The RAS registry, an international (14 centers from Argentina, Chile, India, Indonesia, Macedonia, The Netherlands and United States of America) registry that included 1,868 patients undergoing TRA cardiovascular procedures (63.5% diagnostic and 56.5% therapeutic).All selected centers used TRA as default strategy in the cardiac catheterization laboratory. Throughout 2012, each center included all consecutive TRA cases (during a 2-month period) into a dedicated database covering clinical characteristics as well as procedural topics related to TRA patterns and RAS occurrence. ResultsThe incidence of moderate/severe RAS was 2.7%. Only 0.7% of patients required crossover (8 to transfemoral and 5 to contralateral TRA). Patients with moderately/severe spasm were more frequently females, had a history of dyslipidemia, received more often a 7F sheath and more puncture attempts than patients without spasm. By multivariate analysis, the need for more than one attempt and the use of a 7 F sheath were independent predictors of the development of moderate/severe RAS. Conclusions
The incidence of moderate/severe RAS is low in centers with a default TRA. Its development appears to be strongly related to the numbers of puncture attempts and the use of large sheaths. (c) 2013 Wiley Periodicals, Inc.
[Show abstract][Hide abstract] ABSTRACT: Objectives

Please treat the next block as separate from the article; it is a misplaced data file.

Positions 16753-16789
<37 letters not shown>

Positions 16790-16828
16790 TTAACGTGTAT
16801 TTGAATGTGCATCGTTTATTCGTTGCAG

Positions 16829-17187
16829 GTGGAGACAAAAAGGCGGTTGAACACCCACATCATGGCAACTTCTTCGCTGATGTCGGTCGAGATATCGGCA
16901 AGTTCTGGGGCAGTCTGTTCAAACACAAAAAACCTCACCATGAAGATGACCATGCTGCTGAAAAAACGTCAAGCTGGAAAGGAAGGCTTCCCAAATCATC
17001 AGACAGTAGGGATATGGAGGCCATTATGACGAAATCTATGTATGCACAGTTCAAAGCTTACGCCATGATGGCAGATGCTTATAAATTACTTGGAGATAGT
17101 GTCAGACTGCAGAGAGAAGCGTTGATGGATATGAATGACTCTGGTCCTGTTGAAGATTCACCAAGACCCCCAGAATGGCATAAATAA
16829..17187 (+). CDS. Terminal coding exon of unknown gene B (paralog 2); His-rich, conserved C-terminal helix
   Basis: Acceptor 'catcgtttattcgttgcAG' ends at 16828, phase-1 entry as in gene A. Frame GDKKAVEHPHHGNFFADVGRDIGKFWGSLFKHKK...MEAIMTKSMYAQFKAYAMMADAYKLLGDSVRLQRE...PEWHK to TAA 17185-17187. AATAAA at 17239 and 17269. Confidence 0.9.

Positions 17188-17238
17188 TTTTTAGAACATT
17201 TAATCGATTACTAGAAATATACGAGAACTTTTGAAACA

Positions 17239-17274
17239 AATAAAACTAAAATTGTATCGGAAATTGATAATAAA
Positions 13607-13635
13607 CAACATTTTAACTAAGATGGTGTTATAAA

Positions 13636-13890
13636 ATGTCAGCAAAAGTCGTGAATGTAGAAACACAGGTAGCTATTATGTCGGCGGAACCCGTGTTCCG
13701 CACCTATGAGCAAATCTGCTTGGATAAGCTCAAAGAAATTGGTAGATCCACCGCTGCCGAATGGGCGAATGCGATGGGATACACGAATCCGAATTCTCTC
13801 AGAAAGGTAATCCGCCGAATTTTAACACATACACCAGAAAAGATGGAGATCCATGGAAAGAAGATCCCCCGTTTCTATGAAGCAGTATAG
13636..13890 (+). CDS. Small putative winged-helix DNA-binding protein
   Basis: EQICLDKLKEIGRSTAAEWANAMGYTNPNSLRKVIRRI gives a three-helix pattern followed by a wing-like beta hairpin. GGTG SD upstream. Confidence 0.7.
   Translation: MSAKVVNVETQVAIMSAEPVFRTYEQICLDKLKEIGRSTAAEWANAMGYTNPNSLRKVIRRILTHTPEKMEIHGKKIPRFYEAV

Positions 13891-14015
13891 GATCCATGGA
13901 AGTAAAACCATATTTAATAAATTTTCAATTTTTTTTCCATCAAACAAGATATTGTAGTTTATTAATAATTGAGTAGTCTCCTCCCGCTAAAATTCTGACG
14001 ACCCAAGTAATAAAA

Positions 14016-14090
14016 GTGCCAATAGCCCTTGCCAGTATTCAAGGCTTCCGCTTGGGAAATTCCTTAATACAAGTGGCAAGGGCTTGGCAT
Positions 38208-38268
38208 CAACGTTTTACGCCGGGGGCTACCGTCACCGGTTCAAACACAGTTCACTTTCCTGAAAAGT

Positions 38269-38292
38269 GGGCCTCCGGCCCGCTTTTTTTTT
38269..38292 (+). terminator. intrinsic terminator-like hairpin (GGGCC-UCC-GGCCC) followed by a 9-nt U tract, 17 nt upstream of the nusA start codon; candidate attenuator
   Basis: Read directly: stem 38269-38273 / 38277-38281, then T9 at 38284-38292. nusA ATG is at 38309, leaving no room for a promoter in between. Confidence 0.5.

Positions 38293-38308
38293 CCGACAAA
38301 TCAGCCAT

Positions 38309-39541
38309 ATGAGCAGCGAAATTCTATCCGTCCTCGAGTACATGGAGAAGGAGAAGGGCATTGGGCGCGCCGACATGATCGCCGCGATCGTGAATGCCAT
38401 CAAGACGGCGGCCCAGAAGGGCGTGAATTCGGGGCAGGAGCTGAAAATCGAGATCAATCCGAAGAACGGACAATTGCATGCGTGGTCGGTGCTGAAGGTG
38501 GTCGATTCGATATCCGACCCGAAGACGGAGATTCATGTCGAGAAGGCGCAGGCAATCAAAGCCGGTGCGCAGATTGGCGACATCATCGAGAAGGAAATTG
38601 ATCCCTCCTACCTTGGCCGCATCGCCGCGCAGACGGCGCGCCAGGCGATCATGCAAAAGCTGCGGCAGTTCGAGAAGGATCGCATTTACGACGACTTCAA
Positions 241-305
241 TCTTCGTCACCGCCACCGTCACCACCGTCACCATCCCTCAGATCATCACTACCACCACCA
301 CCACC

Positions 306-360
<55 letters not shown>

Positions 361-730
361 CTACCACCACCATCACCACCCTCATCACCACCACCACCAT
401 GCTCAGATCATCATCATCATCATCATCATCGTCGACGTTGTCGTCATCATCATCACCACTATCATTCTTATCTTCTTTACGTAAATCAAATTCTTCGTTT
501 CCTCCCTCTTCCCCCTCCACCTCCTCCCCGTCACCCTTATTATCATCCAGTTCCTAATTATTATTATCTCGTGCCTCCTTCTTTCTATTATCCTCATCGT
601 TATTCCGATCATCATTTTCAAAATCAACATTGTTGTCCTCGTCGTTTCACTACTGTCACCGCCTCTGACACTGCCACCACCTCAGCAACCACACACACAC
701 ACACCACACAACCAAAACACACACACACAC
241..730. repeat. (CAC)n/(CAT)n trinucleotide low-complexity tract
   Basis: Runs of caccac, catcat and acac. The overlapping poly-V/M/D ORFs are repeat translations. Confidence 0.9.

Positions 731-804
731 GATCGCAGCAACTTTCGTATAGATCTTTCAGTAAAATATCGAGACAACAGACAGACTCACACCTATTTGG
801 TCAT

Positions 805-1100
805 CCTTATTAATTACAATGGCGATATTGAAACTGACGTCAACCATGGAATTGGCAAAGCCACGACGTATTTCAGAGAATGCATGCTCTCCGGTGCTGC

We aimed to assess safety and, secondarily, the efficacy of intramyocardial high-dose plasmid-vascular endothelial growth factor (VEGF) 165 (pVEGF165) gene transfer in no-option patients with coronary artery disease (CAD). Background
Controlled trials of pVEGF165 in CAD have shown little benefit. One possible reason is shortness of dosage. We have shown in large mammalian models of chronic myocardial ischemia and acute myocardial infarction that intramyocardial pVEGF165 at doses significantly higher than those used in recent phase II trials is safe and efficacious on myocardial perfusion, left ventricular function, and infarct size limitation. Methods
Using an injection catheter, 10 patients with severe CAD not amenable for revascularization received 10 intramyocardial injections of 0.38 mg (total dose, 3.8 mg) pVEGF165 in zones exhibiting myocardial ischemia, as assessed by combined stress 99mTc-sestamibi single-photon emission computed tomography and stress echocardiography. ResultsNo serious adverse events related to either VEGF or the injection procedure occurred over the 2-year follow-up. One patient suffered femoral artery thrombosis after a follow-up coronary angiography, successfully resolved with medical treatment. Six patients suffered uncomplicated coronary ischemic events during the second year follow-up. Angina functional class decreased from 2.6 0.2 to 1.2 +/- 0.3 (mean +/- SEM, P < 0.05), quality of life increased from 56.9 +/- 3.2 to 82.6 +/- 2.4 (P < 0.05), the summed difference score of myocardial perfusion decreased from 13.4 +/- 2 to 7.7 +/- 1.8 (P < 0.04), and stress ejection fraction did not change (44.2 +/- 3.6% to 47.8 +/- 3.1%, P = NS). Conclusions